The Most Important Moment in Last Night’s Mass. Senate Debate


The quickest way to understand the dynamic of the Massachusetts Senate race was to tune into Wednesday night’s debate and listen for the proper nouns.

Democratic challenger Elizabeth Warren, with the exception of a couple ultra-local references—Westover Air Reserve Base’s new C-5 Galaxy transport aircraft—kept it national. She mentioned Mitt Romney and the Republican party four times apiece, Grover Norquist three times, President Obama twice, and New Gingrich once. Sen. Scott Brown (R), desperate to convince Massachusetts’ largely moderate electorate he’s super-independent, never once mentioned either of the two major parties, nor did he identify either of the major presidential candidates by name. Instead, he did everything but pull out a copy of the Springfield Yellow Pages and start reading from it. He mentioned Milano’s (a local restaurant), Friendly’s (a local chain), the Big E (the local state fair), Mass. Mutual (the local insurance giant), former Springfield Mayor Charles Ryan, and Celtics legend Bob Cousy—all two times apiece. He talked up Boston College, Tufts University, Wakefield High School, and Bristol Community College.

Brown, trailing in 9 of the 11 most recent polls, is trying to disassociate himself from the Republican party. But it’s looking like a losing battle. Here’s what I thought was the most illuminating moment of the debate. It was Warren taking Brown to task on equal pay and reproductive rights—and then, after Brown responds, hammering him again almost verbatim a few minutes later:

This is a side of Warren—righteous anger—we really hadn’t seen in either of the first two debates. And it’s especially damaging because it frames Brown as squarely in the embrace of the national GOP. As Warren put it, “These issues were decided until the Republicans brought them back.”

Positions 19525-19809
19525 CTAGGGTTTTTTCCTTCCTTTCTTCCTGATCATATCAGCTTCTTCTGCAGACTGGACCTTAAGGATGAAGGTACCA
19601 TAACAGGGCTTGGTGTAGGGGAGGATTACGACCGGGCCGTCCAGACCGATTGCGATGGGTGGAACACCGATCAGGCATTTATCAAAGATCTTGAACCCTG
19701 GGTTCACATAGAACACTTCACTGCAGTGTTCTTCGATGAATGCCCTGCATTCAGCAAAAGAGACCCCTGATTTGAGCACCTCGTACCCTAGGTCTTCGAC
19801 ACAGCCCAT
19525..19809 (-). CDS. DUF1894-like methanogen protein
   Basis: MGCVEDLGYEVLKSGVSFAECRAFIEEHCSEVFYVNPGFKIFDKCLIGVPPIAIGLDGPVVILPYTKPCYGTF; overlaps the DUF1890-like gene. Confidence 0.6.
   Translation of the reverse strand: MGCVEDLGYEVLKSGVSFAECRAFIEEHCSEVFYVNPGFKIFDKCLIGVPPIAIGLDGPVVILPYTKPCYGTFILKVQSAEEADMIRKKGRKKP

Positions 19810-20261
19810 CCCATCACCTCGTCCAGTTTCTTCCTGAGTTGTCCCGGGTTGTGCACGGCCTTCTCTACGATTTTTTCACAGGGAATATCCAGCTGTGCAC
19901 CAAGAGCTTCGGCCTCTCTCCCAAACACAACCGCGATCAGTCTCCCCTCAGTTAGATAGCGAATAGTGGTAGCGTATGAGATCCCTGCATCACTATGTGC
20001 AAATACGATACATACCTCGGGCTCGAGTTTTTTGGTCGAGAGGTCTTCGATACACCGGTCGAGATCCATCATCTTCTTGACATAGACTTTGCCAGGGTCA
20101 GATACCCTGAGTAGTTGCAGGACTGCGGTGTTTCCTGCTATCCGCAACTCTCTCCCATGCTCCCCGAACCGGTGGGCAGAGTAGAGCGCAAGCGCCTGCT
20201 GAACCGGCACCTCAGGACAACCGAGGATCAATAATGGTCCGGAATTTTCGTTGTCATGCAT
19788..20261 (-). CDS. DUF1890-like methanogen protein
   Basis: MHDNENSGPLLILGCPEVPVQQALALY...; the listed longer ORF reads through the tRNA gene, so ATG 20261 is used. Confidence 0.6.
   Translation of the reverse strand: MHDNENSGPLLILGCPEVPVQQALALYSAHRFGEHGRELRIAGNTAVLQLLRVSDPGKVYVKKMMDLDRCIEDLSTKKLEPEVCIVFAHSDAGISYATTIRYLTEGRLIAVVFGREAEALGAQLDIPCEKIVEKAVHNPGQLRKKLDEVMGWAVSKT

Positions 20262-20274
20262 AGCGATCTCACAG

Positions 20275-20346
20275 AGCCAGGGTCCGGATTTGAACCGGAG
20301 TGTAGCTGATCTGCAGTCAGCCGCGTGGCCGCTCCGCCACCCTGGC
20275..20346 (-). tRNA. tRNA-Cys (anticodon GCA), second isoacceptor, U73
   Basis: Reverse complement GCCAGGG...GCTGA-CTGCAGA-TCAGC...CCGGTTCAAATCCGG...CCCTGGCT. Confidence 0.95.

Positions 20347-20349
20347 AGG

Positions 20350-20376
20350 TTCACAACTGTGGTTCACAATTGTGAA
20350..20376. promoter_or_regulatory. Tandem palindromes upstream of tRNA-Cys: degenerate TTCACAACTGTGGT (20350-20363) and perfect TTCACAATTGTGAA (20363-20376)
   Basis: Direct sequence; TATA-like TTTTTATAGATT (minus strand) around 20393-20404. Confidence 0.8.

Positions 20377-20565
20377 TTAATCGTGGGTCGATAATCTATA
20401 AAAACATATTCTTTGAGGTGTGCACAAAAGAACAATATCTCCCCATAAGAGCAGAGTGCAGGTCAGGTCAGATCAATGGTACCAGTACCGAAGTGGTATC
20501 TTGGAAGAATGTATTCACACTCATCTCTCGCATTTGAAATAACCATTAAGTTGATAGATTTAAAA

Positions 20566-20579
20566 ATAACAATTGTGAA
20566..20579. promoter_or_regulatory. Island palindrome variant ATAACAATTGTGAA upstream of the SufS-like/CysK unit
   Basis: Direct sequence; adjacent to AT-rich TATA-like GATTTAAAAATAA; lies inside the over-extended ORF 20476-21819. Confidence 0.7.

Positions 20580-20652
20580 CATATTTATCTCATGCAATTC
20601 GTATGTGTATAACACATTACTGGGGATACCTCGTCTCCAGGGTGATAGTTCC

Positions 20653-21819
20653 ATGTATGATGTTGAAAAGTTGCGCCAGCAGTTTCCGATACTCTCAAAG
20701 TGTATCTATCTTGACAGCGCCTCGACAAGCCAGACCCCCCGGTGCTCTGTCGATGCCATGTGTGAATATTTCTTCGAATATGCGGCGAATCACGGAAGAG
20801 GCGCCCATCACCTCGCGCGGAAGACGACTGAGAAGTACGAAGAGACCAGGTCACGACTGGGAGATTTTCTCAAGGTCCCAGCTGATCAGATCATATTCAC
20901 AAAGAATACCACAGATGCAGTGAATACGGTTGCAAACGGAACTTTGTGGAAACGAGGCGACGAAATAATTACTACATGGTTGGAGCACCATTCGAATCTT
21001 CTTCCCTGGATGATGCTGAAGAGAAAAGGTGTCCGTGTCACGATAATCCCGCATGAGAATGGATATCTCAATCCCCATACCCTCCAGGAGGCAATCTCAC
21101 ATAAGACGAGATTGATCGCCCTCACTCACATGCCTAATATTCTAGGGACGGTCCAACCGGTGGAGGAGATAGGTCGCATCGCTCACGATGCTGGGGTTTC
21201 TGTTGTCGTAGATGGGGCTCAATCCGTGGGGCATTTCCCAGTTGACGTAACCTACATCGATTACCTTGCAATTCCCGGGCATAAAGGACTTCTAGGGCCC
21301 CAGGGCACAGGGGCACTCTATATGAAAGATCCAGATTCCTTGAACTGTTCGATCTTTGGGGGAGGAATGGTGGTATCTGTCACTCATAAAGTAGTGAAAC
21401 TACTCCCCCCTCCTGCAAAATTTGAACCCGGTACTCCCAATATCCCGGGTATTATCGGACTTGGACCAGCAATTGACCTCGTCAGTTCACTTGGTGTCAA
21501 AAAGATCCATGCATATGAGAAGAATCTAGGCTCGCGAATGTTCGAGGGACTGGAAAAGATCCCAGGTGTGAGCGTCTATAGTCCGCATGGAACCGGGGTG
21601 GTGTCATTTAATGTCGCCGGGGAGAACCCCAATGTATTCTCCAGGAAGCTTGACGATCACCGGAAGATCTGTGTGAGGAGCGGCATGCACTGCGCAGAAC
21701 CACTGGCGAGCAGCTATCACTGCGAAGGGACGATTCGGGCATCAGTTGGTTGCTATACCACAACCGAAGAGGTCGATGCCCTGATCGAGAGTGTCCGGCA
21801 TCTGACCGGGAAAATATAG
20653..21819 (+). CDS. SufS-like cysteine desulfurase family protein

ONE MORE QUICK THING:

Or at least we hope. It’s fall fundraising time, and we’re trying to raise $250,000 to help fund Mother Jones’ journalism during a shorter than normal three-week push.

If you’re reading this, a fundraising pitch at the bottom of an article, you must find our team’s reporting valuable and we hope you’ll consider supporting it with a donation of any amount right now if you can.

It’s really that simple. But if you’d like to read a bit more, our membership lead, Brian Hiatt, has a post for you highlighting some of our newsroom's impressive, impactful work of late—including two big investigations in just one day and covering voting rights the way it needs to be done—that we hope you'll agree is worth supporting.

payment methods

ONE MORE QUICK THING:

Or at least we hope. It’s fall fundraising time, and we’re trying to raise $250,000 to help fund Mother Jones’ journalism during a shorter than normal three-week push.

If you’re reading this, a fundraising pitch at the bottom of an article, you must find our team’s reporting valuable and we hope you’ll consider supporting it with a donation of any amount right now if you can.

It’s really that simple. But if you’d like to read a bit more, our membership lead, Brian Hiatt, has a post for you highlighting some of our newsroom's impressive, impactful work of late—including two big investigations in just one day and covering voting rights the way it needs to be done—that we hope you’ll agree is worth supporting.

payment methods

We Recommend

Latest

Sign up for our free newsletter

Subscribe to the Mother Jones Daily to have our top stories delivered directly to your inbox.

Get our award-winning magazine

Save big on a full year of investigations, ideas, and insights.

Subscribe

Support our journalism

Help Mother Jones' reporters dig deep with a tax-deductible donation.

Donate